Political Leaders Have to Make Key Decisions about Spending Money Now

With only 5 weeks to go, party leaders have to triage their candidates now. Some of them will win without help from the party, so they get nothing. Some will lose no matter how much is spent on their behalf, so they also get nothing. It is the ones who might win if given money and who will probably lose without it that get the money. This is a nerve-racking and difficult decision for all concerned.

For example, the Democrats have given up on South Dakota, Montana, and West Virginia. Their candidates in these states are not getting a penny. They are on their own. They have also limited their spending in Georgia and Kentucky, races that earlier looked like pickup opportunities. While neither party announces its decisions openly, looking at the map, it should be clear the Democrats should be putting a huge effort into Iowa and Colorado, states they are currently behind in but that often elect Democrats. Also North Carolina is a good candidate because the incumbent is actually ahead there. For Republicans, Arkansas, Alaska, and Kansas look like good investments. Of course, two weeks from now, the picture could look different.

Disaster Looms for Incumbent Governors

When the voters are unhappy, as they are now, they often take it out on their senators and representatives, but sometimes their rage is more local and governors get hit hard. That appears to be the case this year, where at least 10 governors appear to be in deep doo-doo. Here is a quick rundown from Politico.

  1. Gov. Tom Corbett (R-PA) is extremely unpopular and will be crushed by Tom Wolf (D)
  2. Gov. Paul LePage (R-ME) won in a four-way race in 2010. Only another split can save him, but it is possible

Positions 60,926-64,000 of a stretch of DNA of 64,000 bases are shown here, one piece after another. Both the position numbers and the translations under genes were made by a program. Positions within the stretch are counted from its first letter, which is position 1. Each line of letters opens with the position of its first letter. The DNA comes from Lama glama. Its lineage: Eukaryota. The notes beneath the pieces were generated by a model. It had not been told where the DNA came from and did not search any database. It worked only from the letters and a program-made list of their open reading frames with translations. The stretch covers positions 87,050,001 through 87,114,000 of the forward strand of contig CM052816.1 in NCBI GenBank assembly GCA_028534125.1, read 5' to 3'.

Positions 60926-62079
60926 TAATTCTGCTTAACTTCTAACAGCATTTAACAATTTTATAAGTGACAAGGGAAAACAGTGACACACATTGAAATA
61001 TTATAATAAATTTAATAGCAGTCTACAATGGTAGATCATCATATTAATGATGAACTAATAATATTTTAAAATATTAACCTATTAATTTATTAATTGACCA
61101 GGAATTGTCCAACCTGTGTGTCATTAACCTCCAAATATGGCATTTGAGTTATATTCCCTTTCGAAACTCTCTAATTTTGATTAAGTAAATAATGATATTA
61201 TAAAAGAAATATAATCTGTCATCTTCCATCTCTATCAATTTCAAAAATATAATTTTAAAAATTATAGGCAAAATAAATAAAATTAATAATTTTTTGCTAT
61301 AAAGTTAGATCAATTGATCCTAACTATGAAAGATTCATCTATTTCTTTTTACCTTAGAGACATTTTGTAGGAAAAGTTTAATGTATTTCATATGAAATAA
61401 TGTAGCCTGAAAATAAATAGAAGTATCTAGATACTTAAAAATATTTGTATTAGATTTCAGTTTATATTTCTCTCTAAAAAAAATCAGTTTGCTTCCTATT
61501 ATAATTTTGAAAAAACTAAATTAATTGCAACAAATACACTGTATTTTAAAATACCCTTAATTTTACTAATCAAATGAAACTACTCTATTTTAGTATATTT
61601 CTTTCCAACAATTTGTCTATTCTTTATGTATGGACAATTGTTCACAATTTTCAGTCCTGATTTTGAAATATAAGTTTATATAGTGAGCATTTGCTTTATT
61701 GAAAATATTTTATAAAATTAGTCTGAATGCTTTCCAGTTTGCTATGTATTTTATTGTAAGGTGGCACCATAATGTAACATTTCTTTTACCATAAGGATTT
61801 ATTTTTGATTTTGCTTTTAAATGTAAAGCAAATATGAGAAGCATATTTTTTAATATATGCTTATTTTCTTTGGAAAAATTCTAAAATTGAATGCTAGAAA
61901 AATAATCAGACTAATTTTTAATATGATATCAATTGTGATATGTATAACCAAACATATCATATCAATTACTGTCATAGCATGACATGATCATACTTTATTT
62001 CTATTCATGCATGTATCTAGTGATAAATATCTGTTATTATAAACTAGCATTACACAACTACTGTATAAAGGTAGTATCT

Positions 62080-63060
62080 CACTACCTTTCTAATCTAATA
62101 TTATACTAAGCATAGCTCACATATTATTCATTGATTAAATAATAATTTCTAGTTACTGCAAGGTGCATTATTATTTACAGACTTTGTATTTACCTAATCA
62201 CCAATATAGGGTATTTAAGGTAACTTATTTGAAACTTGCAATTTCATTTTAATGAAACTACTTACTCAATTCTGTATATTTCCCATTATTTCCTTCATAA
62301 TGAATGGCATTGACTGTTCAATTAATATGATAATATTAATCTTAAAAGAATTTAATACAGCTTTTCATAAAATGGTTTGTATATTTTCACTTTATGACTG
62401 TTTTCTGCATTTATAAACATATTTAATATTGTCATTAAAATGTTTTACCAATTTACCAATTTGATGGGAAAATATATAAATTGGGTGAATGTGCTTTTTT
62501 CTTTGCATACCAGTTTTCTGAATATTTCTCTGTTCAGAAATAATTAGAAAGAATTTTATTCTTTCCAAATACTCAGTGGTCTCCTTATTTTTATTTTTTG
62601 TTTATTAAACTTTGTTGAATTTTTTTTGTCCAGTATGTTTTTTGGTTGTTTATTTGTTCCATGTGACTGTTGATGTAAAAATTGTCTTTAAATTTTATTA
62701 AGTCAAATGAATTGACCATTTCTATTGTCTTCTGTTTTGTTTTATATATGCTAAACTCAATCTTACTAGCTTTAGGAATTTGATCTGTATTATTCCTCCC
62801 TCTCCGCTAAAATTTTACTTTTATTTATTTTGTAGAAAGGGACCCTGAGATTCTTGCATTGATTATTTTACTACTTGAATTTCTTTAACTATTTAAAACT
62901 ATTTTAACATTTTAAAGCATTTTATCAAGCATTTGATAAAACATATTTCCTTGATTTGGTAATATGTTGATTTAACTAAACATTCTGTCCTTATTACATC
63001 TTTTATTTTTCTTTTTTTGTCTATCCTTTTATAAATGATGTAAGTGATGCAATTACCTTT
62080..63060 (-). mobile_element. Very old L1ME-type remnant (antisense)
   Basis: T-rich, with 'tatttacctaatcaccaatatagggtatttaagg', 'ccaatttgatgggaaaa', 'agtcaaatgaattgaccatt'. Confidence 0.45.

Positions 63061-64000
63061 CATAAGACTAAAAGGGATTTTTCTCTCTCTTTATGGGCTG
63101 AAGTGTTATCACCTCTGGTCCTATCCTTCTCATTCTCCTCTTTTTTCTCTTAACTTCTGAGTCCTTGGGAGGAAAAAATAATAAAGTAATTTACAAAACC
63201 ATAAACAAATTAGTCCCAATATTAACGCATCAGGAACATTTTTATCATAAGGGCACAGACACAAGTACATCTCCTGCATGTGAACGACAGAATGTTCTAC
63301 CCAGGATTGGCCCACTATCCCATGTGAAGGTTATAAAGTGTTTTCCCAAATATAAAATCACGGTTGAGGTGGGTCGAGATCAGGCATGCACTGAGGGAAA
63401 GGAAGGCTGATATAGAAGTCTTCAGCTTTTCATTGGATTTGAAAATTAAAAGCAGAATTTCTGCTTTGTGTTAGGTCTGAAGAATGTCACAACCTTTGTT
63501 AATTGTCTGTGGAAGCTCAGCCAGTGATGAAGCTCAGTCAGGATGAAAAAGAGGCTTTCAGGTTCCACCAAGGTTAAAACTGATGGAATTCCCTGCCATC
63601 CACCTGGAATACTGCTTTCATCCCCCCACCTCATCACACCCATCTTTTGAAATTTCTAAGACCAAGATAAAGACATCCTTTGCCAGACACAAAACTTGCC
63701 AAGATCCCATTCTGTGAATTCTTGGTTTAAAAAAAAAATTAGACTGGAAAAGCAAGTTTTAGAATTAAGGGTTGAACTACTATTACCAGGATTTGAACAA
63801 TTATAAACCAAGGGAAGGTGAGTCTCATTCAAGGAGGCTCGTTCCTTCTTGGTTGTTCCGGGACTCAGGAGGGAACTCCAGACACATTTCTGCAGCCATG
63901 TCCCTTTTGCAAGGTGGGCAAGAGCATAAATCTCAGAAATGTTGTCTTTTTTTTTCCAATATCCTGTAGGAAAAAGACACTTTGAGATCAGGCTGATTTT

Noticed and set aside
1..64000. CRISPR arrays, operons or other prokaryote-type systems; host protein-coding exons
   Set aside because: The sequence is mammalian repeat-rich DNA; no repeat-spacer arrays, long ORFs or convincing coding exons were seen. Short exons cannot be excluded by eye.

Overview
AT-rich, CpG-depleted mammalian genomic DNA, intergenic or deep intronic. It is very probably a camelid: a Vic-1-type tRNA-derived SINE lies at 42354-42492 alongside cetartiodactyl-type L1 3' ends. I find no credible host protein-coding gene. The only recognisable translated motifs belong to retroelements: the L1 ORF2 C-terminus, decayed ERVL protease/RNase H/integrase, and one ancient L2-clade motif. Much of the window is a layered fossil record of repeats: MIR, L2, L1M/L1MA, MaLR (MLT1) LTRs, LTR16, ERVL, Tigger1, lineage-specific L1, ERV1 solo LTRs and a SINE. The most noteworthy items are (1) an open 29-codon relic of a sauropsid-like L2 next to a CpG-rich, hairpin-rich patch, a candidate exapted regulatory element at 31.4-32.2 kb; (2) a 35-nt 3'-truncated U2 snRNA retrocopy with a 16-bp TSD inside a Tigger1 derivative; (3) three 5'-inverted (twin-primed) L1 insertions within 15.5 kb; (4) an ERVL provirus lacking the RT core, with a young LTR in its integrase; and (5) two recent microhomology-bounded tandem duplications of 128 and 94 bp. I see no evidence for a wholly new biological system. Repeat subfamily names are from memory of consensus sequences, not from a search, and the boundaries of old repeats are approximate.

3. Gov. Dan Malloy (D-CT) raised taxes and is locked in a struggle with a wealthy former ambassador to Ireland
  4. Gov. Pat Quinn (D-IL) beat a loonie in 2010 but is now facing a well-funded mini-Mitt
  5. Gov. Sam Brownback (R-KS) actually governed on tea party principles and is now paying the price
  6. Gov. Rick Snyder (R-MI) has angered the unions in a union state and they will go all out to defeat him
  7. Gov. Rick Scott (R-FL) is facing former Republican governor Charlie Crist is in a very expensive battle
  8. Gov. Scott Walker (R-WI) survived a recall but is facing a very tough challenge from bicycle executive Mary Burke
  9. Gov. John Hickenlooper (D-CO) may luck out because the state is mailing every voter a ballot this year
  10. Gov. Nathan Deal (R-GA) has ethical issues and is facing Jimmy Carter's grandson, Jason Carter

All in all, it is surprising how many incumbents are in trouble, but the mood of the country is sour and the voters tend to blame any incumbent they can vote against.

Today's Senate Polls

South Dakota voters don't seem happy with any of the candidates. The presence of former Republican senator Larry Pressler in the race has confused matters, but probably Mike Rounds will win in the end.

State Democrat D % Republican R % I I % Start End Pollster
Illinois Dick Durbin* 51% Jim Oberweis 37%     Sep 24 Sep 25 Rasmussen
Massachusetts Ed Markey* 54% Brian Herr 30%     Sep 25 Sep 28 Suffolk U.
Massachusetts Ed Markey* 56% Brian Herr 34%     Sep 20 Sep 28 Western New England U.
South Dakota Rick Weiland 26% Mike Rounds 39% Larry Pressler 24% Sep 21 Sep 25 Nielson Bros.

* Denotes incumbent